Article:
The unhealthiest food and drink is overwhelmingly on the menu for black and Hispanic youth – at least that’s how food marketers seem to want it.
Food companies take aim at black and Hispanic youths with “ads almost exclusively for fast food, candy, sugary drinks, and unhealthy snacks,” said a report released Tuesday by researchers at three U.S. universities.
In 2017 a whopping 86% of the advertising dollars spent on food ads went toward promoting fast food, candy, sugary drinks, and unhealthy snacks on black-targeted TV programming, said the study done by the Rudd Center for Food Policy & Obesity at the University of Connecticut, the Council on Black Health at Drexel University, and Salud America! at UT Health San Antonio. Such ads took up 82% of the spending on Spanish-language television, the study said.
“Unhealthy food marketing aimed at youth is a contributor to poor diets and related diseases, like obesity, diabetes, and heart disease,” Salud America! said in a statement. “Targeting Latino and Black youth with unhealthy marketing contributes to disparities in health.”
The food companies spent nearly $11 billion in total television advertising in 2017, including $1.1 billion on advertising in black-targeted and Spanish-language TV programming, the researchers said.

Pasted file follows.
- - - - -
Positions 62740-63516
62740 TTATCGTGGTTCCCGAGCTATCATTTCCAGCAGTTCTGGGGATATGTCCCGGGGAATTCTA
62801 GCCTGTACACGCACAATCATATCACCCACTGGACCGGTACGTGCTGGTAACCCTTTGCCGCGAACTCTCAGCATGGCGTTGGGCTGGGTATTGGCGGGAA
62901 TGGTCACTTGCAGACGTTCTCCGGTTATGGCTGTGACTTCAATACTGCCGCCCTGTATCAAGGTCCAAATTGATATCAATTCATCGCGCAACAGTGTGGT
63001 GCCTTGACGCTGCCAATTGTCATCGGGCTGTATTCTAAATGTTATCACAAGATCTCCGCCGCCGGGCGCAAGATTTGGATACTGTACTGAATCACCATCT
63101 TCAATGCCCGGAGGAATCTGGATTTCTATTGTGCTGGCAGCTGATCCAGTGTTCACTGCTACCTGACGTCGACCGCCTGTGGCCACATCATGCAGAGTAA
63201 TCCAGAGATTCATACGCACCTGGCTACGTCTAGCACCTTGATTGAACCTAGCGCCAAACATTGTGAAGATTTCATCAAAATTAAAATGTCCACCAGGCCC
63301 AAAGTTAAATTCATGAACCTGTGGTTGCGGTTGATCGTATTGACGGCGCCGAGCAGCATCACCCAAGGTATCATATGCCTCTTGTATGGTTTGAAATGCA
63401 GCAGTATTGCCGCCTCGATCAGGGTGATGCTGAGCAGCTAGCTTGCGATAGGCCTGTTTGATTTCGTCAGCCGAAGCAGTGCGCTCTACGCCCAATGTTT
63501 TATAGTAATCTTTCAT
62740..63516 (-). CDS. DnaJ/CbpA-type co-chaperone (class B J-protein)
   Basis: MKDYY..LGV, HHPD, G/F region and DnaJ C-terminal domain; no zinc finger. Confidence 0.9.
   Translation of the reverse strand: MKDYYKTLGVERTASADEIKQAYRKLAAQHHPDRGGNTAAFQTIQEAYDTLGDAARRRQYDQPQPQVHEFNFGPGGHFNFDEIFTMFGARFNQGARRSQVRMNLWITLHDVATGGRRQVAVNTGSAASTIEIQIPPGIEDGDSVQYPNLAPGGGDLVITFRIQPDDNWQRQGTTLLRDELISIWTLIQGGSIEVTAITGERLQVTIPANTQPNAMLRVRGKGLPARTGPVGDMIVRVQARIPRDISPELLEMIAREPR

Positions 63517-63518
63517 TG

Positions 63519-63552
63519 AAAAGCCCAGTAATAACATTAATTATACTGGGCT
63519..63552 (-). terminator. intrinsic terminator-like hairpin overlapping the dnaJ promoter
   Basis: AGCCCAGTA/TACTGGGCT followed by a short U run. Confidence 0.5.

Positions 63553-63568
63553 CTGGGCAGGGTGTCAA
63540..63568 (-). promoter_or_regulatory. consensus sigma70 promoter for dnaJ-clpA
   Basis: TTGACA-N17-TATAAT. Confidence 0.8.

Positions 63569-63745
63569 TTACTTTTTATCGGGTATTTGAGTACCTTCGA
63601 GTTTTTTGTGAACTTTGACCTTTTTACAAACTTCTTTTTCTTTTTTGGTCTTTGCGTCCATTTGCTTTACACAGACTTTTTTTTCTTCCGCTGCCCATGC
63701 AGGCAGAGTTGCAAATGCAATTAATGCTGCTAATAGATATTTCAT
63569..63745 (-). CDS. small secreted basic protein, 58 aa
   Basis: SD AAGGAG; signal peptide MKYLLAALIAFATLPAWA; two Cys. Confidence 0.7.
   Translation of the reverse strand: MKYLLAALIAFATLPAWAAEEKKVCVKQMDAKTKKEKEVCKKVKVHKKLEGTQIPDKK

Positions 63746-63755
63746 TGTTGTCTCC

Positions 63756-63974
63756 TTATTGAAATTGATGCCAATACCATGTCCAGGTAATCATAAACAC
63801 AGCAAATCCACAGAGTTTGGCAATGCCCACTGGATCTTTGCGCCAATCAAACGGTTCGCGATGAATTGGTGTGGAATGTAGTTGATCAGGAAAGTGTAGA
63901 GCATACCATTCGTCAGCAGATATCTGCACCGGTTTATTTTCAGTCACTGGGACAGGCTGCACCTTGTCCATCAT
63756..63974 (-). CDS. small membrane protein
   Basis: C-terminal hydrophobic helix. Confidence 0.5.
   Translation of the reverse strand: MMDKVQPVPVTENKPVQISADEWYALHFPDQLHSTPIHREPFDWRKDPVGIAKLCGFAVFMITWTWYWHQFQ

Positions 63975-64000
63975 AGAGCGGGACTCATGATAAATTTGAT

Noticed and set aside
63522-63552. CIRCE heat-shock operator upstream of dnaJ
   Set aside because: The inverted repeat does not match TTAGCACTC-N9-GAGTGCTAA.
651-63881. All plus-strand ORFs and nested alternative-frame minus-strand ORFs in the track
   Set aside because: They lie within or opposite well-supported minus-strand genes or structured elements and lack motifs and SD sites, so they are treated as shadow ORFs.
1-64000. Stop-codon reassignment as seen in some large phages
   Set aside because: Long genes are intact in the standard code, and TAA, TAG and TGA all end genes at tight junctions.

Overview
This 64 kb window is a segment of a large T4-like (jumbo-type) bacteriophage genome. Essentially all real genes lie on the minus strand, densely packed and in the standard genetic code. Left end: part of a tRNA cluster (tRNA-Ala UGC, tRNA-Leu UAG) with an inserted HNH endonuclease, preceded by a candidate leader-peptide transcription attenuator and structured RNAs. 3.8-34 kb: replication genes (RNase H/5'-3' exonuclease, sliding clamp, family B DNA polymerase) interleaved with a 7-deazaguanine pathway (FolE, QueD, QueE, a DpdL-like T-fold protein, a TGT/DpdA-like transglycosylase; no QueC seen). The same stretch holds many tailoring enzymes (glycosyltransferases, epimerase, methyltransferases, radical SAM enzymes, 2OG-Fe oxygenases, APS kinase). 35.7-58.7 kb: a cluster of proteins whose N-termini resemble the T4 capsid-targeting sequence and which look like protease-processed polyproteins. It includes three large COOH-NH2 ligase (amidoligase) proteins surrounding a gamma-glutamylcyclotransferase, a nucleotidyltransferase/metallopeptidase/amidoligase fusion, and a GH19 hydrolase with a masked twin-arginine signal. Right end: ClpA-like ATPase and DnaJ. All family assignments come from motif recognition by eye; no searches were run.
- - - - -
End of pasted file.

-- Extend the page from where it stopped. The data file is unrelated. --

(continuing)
This even as companies scaled down advertising budgets overall, and enhanced healthy food offerings – an option they did not show to black and Hispanic teens.
“Food companies have introduced healthier products and established corporate responsibility programs to support health and wellness among their customers, but this study shows that they continue to spend eight of 10 TV advertising dollars on fast food, candy, sugary drinks, and unhealthy snacks, with even more advertising for these products targeted to Black and Hispanic youth,” said Jennifer Harris, the report’s lead author and the Rudd Center’s director of Marketing Initiatives, in a statement.
Between 2013 and 2017 the companies boosted their spending on ads targeting black television viewers by more than 50%, “even though their total advertising spending on all TV programming declined by 4 percent,” the study found. “Black teens saw more than twice as many ads for unhealthy products compared to white teens in 2017.”
Kraft Heinz, General Mills, Hershey, PepsiCo and chains such as KFC, Taco Bell and Pizza Hut were the biggest targeters of black and Hispanic youth. They were also bombarded with ads from Mars, Nestle, McDonald's and General Mills.
Hershey spokesman Jeff Beckman told CNN there was no overall strategy of marketing to children.
“There is a significant difference between ‘targeting’ and ‘reaching’ consumers,” he told CNN. “With iconic brands that are loved across virtually all demographics (age, race, income), we buy our TV spots on the outlets and programs that reach the broadest cross section of the American adult population.”
Whatever it’s called, it was the product marketed rather than the marketing itself that caused a problem for the authors.